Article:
Genomic variants are the basis of individual variations in human phenotypes and susceptibility to a large variety of diseases. Inherited variants can be the cause for syndromic or "rare" diseases, while neoplastic diseases ("cancer") arise from the accumulation of genomic variants in body tissues ("somatic mutations"), during the lifetime of an individual but sometimes associated with pre-disposing, inherited genome variations.
Among the different types of inherited and acquired genomic variants, regional genomic copy number variations (CNV) contribute - if measured by affected genomic sequences - contribute by far the largest amount of genomic changes, contributing both to many syndromic diseases as well as the vast majority of human cancers. These CNVs act through modifications of the dosage of genomic elements away from the base copy number, from the total abrogation of genetic function in homozygous deletions to genetic hyperactivity by copy number amlifications, sometimes resulting in tens or hundreds of copies of disease related genes.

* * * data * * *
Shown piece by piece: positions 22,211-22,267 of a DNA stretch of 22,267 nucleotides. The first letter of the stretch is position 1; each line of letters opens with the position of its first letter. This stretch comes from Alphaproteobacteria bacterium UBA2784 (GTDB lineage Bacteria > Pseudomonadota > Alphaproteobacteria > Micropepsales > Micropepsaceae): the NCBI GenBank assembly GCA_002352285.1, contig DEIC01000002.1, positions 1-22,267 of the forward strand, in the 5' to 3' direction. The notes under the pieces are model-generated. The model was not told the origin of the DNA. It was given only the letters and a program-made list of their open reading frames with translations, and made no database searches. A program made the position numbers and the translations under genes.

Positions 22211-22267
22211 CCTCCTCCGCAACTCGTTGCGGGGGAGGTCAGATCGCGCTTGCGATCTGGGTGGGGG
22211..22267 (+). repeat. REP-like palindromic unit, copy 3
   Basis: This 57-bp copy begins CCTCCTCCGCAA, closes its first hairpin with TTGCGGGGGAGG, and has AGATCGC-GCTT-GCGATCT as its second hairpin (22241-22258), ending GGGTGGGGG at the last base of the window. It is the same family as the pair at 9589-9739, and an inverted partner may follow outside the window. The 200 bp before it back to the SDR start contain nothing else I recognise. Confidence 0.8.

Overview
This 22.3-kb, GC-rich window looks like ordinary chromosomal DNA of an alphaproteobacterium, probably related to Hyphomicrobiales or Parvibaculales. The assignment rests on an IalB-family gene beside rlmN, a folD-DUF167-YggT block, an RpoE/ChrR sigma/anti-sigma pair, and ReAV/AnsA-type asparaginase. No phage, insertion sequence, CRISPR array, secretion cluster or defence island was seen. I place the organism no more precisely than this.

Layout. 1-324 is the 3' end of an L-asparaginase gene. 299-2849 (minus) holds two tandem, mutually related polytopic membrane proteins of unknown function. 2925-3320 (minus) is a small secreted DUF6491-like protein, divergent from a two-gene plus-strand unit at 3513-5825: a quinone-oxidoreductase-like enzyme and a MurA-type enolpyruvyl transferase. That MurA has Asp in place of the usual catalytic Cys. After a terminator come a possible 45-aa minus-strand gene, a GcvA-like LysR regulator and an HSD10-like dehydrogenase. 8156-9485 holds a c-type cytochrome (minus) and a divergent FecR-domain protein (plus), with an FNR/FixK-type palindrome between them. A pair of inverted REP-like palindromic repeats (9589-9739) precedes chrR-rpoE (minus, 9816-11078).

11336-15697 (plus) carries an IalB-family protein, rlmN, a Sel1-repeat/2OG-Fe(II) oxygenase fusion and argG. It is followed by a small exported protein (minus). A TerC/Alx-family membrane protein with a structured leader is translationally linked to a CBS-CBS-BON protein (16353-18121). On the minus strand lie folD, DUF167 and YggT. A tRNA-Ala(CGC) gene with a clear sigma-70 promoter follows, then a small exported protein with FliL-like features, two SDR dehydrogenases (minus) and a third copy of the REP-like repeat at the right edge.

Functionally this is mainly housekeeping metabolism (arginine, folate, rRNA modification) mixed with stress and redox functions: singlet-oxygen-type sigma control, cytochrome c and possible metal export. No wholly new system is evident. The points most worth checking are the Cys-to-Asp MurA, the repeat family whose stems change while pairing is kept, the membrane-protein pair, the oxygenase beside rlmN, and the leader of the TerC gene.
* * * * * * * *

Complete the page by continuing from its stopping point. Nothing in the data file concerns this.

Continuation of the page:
Despite the fact that Copy Number Variations are the most prevalent genetic mutation type, identifying and interpreting them still represents a major challenge. The ELIXIR human Copy Number Variation (hCNV) Community aims to implement processes to facilitate the detection, annotation and interpretation of these variations, and to engage scientists, clinicians and industry partners with significant involvement in areas relevant to the community.